Hippocrates (460 BC - 377 BC)
Although there is a plethora of information concerning the life of Hippocrates, most of them are false. Soranus of Ephesus, a Greek gynecologist of the 2nd century AD, was the first biographer of Hippocrates and the main source of information. Hippocrates was born in Kos in 460 BC and belonged to the prominent family of Asclepiades. According to tradition, his father Heracleides originated from the God of Medicine Asclepius, while his mother Phaenareti originated from mythological Hercules. He studied medicine at the famous Asclepion in Kos and after completing his studies, he started practicing his profession on the island. However, knowing how misled the other contemporary doctors were, he felt the urge to travel to other places, not only to teach them about his beliefs in clean air, water and sun, but also to expand his knowledge. Thus, he traveled to Delos, Thassos, Scythia, Thrace and Smyrna. He soon became famous beyond the borders of Greece, all the way to Persia. He last went to Thessaly, the land of his ancestors, where he stayed until the end of his life. He died in Larisa in 377 BC, aged 83.
During his travels, Hippocrates healed, taught, and kept records of his observations, theories and discoveries. After his death, his works eventually became the “Hippocratic Collection”. The Collection consists of 59 books written in the Ionic dialect, including seminars, studies, notes and philosophical essays revolving around medicine. These works were written for different audiences, and sometimes there are contradictions among them. In fact, some of the articles were written by other doctors who knew that anything that would be signed under the name of Hippocrates would be widely accepted.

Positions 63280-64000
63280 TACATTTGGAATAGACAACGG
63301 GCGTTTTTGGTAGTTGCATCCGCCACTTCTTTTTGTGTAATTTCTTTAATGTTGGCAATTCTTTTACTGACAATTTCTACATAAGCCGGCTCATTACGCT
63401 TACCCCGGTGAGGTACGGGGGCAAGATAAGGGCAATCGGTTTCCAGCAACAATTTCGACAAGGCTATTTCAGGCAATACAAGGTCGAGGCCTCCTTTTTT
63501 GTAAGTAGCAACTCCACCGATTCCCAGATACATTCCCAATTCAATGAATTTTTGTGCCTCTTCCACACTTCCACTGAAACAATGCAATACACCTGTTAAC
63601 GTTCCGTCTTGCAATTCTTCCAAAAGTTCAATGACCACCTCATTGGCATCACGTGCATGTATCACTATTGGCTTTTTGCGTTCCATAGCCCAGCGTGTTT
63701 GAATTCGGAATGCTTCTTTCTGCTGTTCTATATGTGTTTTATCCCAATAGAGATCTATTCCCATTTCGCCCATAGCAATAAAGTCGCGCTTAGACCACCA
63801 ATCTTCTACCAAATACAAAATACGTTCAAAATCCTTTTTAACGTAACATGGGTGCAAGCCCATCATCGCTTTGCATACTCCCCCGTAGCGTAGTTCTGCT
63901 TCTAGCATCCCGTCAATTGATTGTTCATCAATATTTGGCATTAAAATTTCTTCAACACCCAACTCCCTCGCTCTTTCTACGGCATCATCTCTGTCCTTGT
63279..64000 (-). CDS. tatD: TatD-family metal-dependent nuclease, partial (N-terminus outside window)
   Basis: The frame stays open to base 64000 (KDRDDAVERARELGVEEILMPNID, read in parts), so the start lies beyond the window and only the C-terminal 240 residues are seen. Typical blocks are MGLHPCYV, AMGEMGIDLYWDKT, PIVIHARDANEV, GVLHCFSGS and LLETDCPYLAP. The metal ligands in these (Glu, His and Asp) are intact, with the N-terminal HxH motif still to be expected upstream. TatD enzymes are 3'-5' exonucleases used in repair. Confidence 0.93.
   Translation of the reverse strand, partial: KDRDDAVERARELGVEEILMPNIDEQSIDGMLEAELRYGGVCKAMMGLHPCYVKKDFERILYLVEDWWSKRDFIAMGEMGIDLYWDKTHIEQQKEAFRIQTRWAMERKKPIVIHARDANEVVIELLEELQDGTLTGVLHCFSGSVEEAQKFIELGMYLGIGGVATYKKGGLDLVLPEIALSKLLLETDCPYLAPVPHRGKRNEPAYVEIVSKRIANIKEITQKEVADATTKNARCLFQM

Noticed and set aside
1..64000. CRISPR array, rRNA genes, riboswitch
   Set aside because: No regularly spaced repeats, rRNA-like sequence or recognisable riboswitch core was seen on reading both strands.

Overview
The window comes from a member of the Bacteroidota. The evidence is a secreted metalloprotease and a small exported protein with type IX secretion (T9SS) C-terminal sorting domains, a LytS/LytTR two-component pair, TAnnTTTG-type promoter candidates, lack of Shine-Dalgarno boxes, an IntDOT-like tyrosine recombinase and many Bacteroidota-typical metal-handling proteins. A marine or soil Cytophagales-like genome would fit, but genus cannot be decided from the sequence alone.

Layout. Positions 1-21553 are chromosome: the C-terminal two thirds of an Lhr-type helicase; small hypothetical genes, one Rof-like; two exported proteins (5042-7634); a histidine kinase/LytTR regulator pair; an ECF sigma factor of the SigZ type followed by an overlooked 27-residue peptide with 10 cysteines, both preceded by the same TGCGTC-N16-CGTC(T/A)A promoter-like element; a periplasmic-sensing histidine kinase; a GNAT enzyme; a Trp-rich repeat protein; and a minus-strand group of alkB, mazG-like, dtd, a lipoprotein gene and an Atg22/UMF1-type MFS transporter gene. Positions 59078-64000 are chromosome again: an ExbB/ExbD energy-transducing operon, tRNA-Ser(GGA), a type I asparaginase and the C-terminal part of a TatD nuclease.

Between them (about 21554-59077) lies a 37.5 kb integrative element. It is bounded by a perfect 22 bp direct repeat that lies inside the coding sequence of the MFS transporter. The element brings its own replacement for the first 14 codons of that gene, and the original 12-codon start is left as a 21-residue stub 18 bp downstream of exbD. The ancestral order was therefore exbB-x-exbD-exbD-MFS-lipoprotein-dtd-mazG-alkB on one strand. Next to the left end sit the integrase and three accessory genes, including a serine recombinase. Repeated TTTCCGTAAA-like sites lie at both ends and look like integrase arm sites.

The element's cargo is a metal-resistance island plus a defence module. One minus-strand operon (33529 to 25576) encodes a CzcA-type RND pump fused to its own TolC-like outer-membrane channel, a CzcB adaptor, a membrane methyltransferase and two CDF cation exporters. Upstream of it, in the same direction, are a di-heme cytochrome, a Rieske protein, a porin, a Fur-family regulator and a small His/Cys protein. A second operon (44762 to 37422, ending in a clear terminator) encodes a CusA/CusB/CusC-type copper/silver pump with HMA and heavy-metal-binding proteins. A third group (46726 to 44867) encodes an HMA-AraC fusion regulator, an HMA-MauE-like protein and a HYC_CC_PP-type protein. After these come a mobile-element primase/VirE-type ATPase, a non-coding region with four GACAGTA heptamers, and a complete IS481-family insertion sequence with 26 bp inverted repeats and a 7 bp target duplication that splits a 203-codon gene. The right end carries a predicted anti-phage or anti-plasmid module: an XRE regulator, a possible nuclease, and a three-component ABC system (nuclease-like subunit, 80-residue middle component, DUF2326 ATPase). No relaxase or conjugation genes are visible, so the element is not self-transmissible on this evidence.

In general, Hippocrates believed that everything derived from the four elements, and each of them contained the qualities of cold, dry, hot and wet. Moreover, the earthen predominated in the solid components of the body, while the aqueous was predominant in the liquid components of the body. The essence connecting everything was the spirit, which was innate and hot In humans and could be found in the heart.
The Hippocratic methodology consists of three fundamental concepts: clinical observation, experience and rationalism, and is also based upon the triadic disease concept: sick, sickness and doctor. According to this, the body contained a special power, called physis (nature), which governed the maintenance, development and healing of the body. To achieve this, Hippocrates believed that resting was of utmost importance. Moreover, the body consisted of four fluids: blood, phlegm, yellow and black bile. If balance was maintained among these four fluids, then the organism would be healthy and strong, while imbalance would mean the development of a disease.